Sometimes we find ourselves under pressure. Often the pressure is not warranted and we end up making poor financial decisions. Society’s standards or the standards present on social media cause many people to fall into financial traps they can’t get out of. These standards are linked to set timelines – by a certain age, you must have left home, bought a car or wear popular brands, etc.
When I was a university student, I was fortunate to have a student assistant job. I earned R2,500 a month. I thought I was a baller all of a sudden. Because of these standards, working people were not supposed to wear Mr Price. So I opened an Edcon store card (horrible idea). They gave me R1,500 credit to start with and I think the interest rate was 21%. So I would buy on credit, pay the instalments, reach a certain credit balance and go shopping again. It was fun and I had nice, branded clothes.
I even bought groceries at times using credit, because I could. And then something happened that, I learned later, is quite common. My monthly income of R2,500 came to an end. I had no other source of income and my parents were unemployed. I couldn’t service the debt anymore and for the first time in my life, legal action was taken against me.
Eventually, I started working and managed to sort out the debt. From that experience, though it was a small amount of debt, I learned that following other people’s standards would get you into trouble. Often people buy cars and houses they can’t afford. Unlike the R1,500 debt, it’s harder to get out of R200,000 or more should your income stream dry up, even if it’s just for a few months.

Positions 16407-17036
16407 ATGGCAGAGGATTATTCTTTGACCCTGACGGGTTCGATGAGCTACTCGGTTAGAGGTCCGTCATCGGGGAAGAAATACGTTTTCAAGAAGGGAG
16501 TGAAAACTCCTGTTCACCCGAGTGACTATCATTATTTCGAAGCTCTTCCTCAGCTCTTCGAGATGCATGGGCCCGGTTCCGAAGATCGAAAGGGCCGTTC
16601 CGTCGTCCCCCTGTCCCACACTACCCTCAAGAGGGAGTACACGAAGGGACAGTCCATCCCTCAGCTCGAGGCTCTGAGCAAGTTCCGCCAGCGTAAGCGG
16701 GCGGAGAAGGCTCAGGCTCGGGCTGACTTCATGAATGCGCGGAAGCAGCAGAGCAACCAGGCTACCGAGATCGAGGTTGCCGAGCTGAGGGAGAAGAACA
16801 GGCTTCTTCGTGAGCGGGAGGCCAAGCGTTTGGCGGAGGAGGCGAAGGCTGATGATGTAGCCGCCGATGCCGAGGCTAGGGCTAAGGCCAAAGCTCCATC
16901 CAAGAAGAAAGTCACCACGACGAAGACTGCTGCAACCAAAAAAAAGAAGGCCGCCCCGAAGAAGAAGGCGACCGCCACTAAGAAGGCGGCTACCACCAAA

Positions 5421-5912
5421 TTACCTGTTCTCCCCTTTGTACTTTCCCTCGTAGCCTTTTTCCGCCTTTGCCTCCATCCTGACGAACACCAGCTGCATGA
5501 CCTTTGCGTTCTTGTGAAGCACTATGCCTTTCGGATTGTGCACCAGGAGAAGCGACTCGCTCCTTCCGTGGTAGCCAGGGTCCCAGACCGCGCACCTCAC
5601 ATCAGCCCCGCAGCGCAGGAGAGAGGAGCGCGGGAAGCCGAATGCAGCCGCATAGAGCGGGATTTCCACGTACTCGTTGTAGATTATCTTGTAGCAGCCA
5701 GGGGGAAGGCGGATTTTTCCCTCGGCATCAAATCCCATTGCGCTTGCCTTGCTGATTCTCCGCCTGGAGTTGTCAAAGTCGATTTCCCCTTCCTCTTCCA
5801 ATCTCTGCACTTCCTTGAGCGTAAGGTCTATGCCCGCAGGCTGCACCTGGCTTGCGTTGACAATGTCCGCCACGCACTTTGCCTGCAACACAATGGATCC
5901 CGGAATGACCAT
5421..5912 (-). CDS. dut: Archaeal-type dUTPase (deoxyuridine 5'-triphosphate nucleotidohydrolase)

I often tell my friends that when deciding to buy a car, a house or whatever, they first need to test if they can afford it.
Let’s say you want to buy a car for R200,000 with 0 deposit at an interest rate of 13% over 72 months. Your monthly instalment would roughly be around R4,015.
Now add 50% to the projected monthly instalment – around R2,000 – and save the R6,000 for six months in a 32-day savings account or similar. This exercise will determine if you can live without that R6,000 every month. If it proves to be possible, you’ll also have saved at least R36 000 (not counting the interest), which can be used as a deposit, reducing your loan amount significantly and possibly your interest rate as well.
If you can commute to work using public transport, try to save this amount for half the instalment period (31 months in our example), and you will be able to buy the same or similar car cash.
If having a car is a necessity and not just to meet a social media-driven standard, you can save enough to put down a cash deposit to reduce your monthly instalment and interest in the process. The same goes for more significant purchases, like buying a home.
The moral of the story is to make conscious decisions. Free yourself from society’s pressure and social media’s standards. Your bank account will thank you later.
Njabulo Nsibande is a Just One Lap user-turned-contributor. His “Cash Club” blog details his experiences balancing the financial obligations of a young parent with his investment aspirations.
Njabulo is a founding member of an investment club. In this blog he shares his experiences trying to work out the intricacies of collective investment in the true sense of the word.
Follow Njabulo’s journey here every month.
Find him on Twitter: @njab_soul.
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